I was assigned to kitchen duty while on a retreat. I don't like cooking and don't do it well. There is other work that I am much better at, but I decided to accept my situation as a challenge and see what I could learn from it.
The first thing I encountered was my instinctive reaction to reject what I don't like. Even though I wanted to accept the kitchen work, a part of me grumbled and, if I was not alert, overwhelmed me with negative thoughts.
I asked myself, "What's the use of performing a task grudgingly?" As I considered my difficulty, I saw that the force of my reaction usually took me by surprise. After several days of effort and experimentation, I found that I could distance myself a little from my habitual reaction of "Oh no!" when kitchen duty rolled around. I could acknowledge my dislike to myself, but did not have to be swept away by it. This trick of stopping and distancing myself from a reaction let me enter the kitchen with a degree of equanimity.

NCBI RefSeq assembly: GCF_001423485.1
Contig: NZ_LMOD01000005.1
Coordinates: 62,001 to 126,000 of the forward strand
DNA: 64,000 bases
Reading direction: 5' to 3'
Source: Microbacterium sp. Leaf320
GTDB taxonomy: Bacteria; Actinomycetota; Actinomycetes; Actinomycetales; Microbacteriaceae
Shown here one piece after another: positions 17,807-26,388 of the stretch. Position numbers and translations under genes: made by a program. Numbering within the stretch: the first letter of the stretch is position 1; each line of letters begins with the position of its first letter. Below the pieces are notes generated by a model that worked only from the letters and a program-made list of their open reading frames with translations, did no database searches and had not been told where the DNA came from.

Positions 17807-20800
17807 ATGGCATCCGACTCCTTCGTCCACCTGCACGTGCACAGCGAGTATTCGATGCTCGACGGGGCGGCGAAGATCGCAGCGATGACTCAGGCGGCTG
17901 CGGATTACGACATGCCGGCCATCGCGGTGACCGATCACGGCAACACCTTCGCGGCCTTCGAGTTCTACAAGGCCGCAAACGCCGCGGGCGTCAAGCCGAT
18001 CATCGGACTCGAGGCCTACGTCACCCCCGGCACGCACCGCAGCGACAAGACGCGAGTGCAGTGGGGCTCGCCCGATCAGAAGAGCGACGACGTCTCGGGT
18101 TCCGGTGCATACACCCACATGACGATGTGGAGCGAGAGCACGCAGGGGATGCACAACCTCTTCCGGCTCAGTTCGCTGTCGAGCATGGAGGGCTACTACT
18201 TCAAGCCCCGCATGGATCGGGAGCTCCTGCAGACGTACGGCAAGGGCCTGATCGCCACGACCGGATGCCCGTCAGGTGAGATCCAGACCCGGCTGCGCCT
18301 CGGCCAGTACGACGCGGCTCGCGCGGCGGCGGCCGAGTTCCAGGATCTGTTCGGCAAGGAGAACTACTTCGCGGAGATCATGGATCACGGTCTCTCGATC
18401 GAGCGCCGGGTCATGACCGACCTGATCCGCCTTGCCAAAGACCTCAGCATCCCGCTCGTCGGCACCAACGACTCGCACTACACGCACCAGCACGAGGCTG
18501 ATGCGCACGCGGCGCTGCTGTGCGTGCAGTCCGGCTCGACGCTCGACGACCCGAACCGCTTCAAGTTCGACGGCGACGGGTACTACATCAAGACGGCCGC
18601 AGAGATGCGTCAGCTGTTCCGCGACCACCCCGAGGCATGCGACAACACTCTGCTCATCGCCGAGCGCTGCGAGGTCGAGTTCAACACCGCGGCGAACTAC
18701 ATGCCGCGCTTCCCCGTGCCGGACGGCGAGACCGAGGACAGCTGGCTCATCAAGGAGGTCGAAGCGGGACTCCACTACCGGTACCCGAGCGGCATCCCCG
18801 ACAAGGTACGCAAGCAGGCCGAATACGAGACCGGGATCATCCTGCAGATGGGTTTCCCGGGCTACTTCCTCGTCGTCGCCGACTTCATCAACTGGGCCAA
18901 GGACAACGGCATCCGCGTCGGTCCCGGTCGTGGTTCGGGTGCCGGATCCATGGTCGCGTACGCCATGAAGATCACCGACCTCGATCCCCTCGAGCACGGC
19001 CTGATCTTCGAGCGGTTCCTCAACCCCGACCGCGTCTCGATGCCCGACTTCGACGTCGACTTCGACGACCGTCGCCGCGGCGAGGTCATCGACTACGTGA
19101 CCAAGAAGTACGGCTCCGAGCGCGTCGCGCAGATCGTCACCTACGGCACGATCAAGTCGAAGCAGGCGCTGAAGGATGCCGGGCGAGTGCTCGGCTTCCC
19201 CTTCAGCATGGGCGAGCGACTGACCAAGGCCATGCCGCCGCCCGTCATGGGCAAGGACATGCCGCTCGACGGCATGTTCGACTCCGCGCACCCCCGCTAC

Another aspect of myself that I became conscious of is my desire to shine at what I do, and I realized that I have a tendency to select tasks with this in mind.
I was intrigued by these two glimpses into ways of thinking buried deep within myself. As I am usually unconscious of them, I am probably being influenced by them in many other contexts, beyond the kitchen and the retreat.
As my attention shifted from my own preoccupations, I became more aware of the other members of the kitchen crew. Some of them obviously really enjoyed cooking! I wondered: Could some of their skill and enthusiasm rub off on me? It's not likely, but it is possible.